“I haven’t seen any graffiti in a long time and there is a paved road now. The trash dump that was in the back of the property has now disappeared because they put a basin there to hold the water when it rains,” Mrs. Gloria said.

“The other thing that we wanted really bad is to have this community center. We’ve talked to different people and they said that if we place something like that — a building there — then they could bring like a (health) mission over there or what if there were others like First Things First? They could come to it and we could have after-school programs, computers; we could have a place where seniors could socialize; a place where parents would have meetings for the community, because we’re at an unincorporated area,” she said.

Funds were raised to purchase the property. After that, the initial goal was for raising $550,000 for a 5,500-square-foot building on 1 acre on the west side of North Palm Drive between Santa Clara Drive and Red Bird Lane. That has been downsized to an initial need for $200,000 for a 2,000-square-foot, multipurpose community center at the same site.

It is to have three restrooms, two offices — one for private interviews — and a 35-foot-by-28-foot main room with movable partitions. A shade would be constructed on the west side of the building for outdoor activities and events.

“We just want to get in there. We want to get in there and have a small building that maybe the community would help to build so that we can just get in there and start helping the children to learn; helping the seniors to meet somewhere — to have someplace to meet; the kids to have a place where they can go to work on computers; and maybe also … teach the other people to be able to use the computers because I know that a lot of the ladies I meet there do not know how to use a computer. Maybe the younger generation knows,” she said.

The building could be expanded, she said.

“As we grow, then we would add to it and maybe it would be easier for us to be able to get money or grants or something as a result of now having the programs,” she said.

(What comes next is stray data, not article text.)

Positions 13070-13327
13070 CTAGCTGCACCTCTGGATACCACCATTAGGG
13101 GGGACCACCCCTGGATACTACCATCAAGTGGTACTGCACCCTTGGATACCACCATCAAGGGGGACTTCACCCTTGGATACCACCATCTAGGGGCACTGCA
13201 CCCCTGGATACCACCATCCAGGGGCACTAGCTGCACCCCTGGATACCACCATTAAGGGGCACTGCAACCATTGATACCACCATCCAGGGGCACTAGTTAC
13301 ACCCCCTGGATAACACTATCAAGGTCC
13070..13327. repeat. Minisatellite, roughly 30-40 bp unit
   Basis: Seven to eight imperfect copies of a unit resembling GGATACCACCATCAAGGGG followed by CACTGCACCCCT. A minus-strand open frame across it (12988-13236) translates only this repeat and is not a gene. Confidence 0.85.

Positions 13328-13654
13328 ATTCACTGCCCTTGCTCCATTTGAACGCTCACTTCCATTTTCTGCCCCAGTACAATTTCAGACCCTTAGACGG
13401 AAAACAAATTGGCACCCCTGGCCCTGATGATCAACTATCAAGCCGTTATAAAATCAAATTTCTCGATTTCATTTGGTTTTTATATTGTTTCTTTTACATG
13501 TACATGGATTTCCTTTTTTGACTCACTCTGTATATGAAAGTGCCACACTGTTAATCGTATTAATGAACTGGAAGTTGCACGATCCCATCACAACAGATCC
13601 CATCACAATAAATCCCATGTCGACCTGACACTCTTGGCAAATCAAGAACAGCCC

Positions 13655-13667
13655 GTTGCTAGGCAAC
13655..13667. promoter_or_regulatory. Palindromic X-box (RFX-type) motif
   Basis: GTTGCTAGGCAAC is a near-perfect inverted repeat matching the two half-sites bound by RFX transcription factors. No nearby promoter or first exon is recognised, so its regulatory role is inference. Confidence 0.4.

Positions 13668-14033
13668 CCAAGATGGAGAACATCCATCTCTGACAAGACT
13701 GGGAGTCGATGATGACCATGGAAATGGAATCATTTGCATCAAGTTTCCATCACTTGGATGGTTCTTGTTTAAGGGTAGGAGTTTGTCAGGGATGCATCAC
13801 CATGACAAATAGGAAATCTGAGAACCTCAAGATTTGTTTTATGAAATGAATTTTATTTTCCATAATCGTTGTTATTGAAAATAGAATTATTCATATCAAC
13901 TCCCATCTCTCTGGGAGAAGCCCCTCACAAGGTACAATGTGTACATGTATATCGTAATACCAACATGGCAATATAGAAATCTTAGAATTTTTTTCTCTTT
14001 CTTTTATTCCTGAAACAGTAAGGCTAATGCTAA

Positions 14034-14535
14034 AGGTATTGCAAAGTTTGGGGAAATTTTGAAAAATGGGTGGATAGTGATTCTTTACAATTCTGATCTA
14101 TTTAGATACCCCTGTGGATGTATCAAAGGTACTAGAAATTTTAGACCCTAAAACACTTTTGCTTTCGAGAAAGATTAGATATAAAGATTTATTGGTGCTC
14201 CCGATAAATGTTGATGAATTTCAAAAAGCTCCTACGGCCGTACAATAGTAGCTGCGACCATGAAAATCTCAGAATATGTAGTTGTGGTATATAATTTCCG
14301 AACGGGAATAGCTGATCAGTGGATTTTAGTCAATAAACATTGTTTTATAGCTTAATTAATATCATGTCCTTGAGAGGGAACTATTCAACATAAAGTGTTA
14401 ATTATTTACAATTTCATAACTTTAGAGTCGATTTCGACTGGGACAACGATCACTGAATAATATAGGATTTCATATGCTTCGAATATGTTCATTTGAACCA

To donate, call 480-688-6326, email: or send a donation to P.O. Box 745, Queen Creek, AZ 85142. All donations are tax-deductible.

“We’re trying to do whatever we can and we’re not paid and no one is paid so any money that comes in will go directly to the projects or to the foundation,” Mrs. Gloria said.

In addition to monetary donations, volunteers are needed for the effort, including those in the construction trades.

“We would appreciate it if they would call us so that we could plan and know that we would have that job taken care of. For instance, if somebody wants their crew to come over and lay the cement for the flooring, how wonderful. What a great deed that would be. Or if somebody knows how to build, that they would help us to build this because it’s going to be a wooden frame,” Mrs. Gloria said.

An immediate need is for metal containers for storage. The foundation currently pays to store items including donations for its fundraising rummage sales, she said.

Community garden

In addition to the community center, the foundation has land set aside for a garden, so adults and children can work the land, Mrs. Gloria said.

“Especially for seniors and children, and of course the parents with the children, will be able to enjoy the planting and see their product — their fruit or vegetable — grow and then eating it. You know, food tastes best when you work at it and then you see how marvelous it is to have these little leaves come up and what have you,” she said.

It is to be constructed near Skyline and Camino Largo, according to a Facebook post @ThePandeVidaFoundation.

“We’re working on a garden. We have six lots — that’s where we are going to build the community center — and the county let us borrow about an acre and so we’re working on that,” Mrs. Gloria said. “It’s already been prepared, it’s already been fenced-in. We just need to finish putting in the water so that we can start. Hopefully for September we’ll be good, get going on that one,” she said.

Editor Richard Dyer can be contacted via e-mail at or at or